This week, the Boston Foundation released a sobering study that analyzed the state of STEM education in Boston’s elementary, middle, and high schools. “Getting It Right: Progress and Problems in Raising Science Achievement in Boston” looked closely at student achievement on the MCAS Science and Technology/Engineering tests and compared Boston’s students to those in the rest of the state in the grade-level mastery of science.
Simply put, in Boston, and across the state, MCAS Science and Technology/Engineering (Science) achievement in elementary school and middle school has historically been lower than achievement in MCAS English Language Arts (ELA) and Mathematics; it has improved less over time than ELA and Math; and has been markedly stagnant or declining since 2014.
No state understands the need for STEM education better than ours. Massachusetts continually ranks at the top for high-tech, biotech, and life sciences investments. Yet, the Commonwealth is one of only six states in the country without specific statewide high school science credit requirements. If we want to be a magnet for jobs and investment in these important sectors, our schools must become a pipeline that feeds talent into the STEM-driven marketplace—and one that does so for all students, including our most disadvantaged.
Higher achievement standards in science and technology for graduation should be the primary commitment to our students, helping them prepare for the 21st century workforce. And, while high schools across the state—including BPS—have seen significant increases in MCAS results in Science over the last decade, there are still tremendous opportunities for continued improvement by focusing efforts on the elementary and middle grades.
By the time many students reach high school, their interest, understanding, and desire to pursue STEM-related fields has waned. The reasons for this are manifold, but without the encouragement or the opportunities to explore the sciences deeply when they are young, most students will remain indifferent.
We know that introducing science education to even the youngest children works. The Museum of Science, in conjunction with the National Science Foundation, recently concluded a multi-year study evaluating the effectiveness of our own Engineering is Elementary curriculum. The study, which included 14,000 students in grades 3-5 from 604 classrooms in Maryland, Massachusetts, and North Carolina, reviewed the students’ mastery of a rigorous, hands-on, immersive engineering curriculum.
We found that the curriculum, supported by specific teacher training, can help all students – regardless of background, gender, or learning abilities – learn science and engineering better. As a result, what we see in the classroom are improved attitudes about and interests in engineering which can equip young students with tools they need to feel better prepared for college and careers.
Clearly, we know how to engage students in both ELA and math. Massachusetts public school students regularly rank first in the country in reading and math on the National Assessment of Educational Progress (NAEP) report card and first in the world in reading on the Program for International Student Assessment (PISA) test.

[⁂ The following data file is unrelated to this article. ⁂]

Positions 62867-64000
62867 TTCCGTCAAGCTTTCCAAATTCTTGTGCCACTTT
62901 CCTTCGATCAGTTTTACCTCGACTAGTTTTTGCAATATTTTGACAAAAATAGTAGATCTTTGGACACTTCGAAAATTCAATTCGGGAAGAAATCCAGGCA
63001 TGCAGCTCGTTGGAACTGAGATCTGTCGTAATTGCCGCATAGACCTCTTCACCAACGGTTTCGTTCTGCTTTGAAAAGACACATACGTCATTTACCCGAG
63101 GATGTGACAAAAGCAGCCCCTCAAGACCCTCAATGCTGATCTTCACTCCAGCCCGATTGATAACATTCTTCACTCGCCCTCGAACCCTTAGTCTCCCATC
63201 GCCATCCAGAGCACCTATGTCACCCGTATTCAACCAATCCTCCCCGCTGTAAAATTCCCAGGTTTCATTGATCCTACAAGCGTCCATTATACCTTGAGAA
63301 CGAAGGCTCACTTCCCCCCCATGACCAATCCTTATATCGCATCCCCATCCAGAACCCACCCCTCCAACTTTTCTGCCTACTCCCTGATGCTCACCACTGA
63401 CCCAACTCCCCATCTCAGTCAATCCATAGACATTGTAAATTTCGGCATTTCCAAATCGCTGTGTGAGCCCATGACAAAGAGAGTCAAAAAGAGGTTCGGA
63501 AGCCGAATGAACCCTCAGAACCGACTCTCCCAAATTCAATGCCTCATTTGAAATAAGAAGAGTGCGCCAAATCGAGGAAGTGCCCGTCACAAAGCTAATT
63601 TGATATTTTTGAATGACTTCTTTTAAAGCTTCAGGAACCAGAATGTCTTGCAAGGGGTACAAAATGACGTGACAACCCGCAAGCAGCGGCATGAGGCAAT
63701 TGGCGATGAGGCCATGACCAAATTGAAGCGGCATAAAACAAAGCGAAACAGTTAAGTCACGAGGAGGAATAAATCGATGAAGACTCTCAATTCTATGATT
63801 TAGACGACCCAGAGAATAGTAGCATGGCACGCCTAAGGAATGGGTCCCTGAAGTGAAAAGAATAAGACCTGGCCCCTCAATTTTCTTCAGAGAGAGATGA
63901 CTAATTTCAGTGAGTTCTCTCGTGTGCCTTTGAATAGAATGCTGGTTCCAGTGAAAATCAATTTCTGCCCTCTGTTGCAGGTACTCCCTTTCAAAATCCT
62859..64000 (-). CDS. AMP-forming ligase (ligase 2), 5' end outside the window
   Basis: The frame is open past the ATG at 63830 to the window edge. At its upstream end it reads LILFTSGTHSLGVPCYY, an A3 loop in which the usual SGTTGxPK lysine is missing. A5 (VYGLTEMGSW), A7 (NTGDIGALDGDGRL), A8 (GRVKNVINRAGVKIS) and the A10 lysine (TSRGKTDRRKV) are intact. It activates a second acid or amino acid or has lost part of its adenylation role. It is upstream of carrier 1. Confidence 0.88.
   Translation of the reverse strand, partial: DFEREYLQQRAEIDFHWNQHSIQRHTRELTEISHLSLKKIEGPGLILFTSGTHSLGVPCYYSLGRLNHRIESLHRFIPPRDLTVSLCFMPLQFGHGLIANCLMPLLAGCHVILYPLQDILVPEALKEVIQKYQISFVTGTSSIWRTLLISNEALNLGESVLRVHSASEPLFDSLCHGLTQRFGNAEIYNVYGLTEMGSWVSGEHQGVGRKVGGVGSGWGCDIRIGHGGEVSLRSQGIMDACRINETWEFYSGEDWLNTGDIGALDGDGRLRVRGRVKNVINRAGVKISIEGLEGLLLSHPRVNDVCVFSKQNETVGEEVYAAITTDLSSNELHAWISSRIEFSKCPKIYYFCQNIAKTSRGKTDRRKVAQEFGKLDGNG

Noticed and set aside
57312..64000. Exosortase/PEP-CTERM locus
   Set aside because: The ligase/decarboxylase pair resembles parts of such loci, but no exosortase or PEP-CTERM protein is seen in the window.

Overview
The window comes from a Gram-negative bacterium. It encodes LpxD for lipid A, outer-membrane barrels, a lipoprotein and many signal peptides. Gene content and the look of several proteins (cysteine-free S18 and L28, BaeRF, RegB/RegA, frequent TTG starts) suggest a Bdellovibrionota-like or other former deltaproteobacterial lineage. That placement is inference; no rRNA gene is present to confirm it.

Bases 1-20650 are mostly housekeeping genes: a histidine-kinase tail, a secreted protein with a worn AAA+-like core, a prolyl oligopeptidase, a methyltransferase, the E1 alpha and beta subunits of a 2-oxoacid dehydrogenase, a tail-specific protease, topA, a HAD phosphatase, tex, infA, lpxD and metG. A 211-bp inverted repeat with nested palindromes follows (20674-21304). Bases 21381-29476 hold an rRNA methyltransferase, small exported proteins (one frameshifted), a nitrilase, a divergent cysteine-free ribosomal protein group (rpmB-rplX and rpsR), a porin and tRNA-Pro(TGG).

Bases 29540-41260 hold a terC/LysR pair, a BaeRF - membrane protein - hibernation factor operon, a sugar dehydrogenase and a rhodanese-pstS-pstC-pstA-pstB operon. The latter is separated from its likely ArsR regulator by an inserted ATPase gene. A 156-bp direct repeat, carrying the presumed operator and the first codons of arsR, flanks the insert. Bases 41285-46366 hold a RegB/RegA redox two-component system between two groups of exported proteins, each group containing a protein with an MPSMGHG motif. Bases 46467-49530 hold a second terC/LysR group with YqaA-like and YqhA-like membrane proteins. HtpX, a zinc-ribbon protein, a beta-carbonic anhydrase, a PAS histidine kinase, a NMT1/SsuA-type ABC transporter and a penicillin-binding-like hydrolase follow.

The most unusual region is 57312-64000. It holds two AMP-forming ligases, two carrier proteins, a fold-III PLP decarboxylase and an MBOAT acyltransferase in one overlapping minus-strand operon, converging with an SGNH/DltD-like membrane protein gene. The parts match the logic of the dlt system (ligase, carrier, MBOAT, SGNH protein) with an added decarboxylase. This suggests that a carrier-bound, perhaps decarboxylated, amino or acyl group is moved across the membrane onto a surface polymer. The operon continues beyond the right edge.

But our students did not become the best in those subjects by meeting minimal levels of expectation or by districts instituting cursory courses. They excel in math and ELA because we set rigorous achievement standards that dedicated educators work diligently to meet, build support systems around those standards and teachers, and begin working with students when they are young.
While there is opportunity for improvement, we have made significant inroads in the sciences. Seventeen years ago, I was part of a group of state education leaders who introduced engineering into the Massachusetts science and technology public school curriculum—making the Bay State first in the nation to develop and institute a K-12 statewide curriculum framework and assessments for technology/engineering.
Yet, as the “Getting it Right” report indicates, we still see achievement gaps in STEM fields here in the city, across economic, geographic, and race/ethnicity demographics. Until we put equal emphasis on high standards of achievement in the sciences—at all levels of schooling— as we do for math and ELA, we will not see improvements to these unsettling statistics.
It is up to all of us to introduce young people to technology and engineering, in both informal and formal educational settings, starting as early as the preschool years. It is time we treat science and technology education as equal in importance to math and ELA. We cannot wait until high school and hope to sway students after most have already determined that the sciences are not for them.
Children are natural born engineers and scientists. They are inquisitive, innovative, and find wonder in exploring possibilities. We must harness that curiosity—while providing support for teachers—so the learning environment is one in which science and engineering are part of the daily conversation for all students.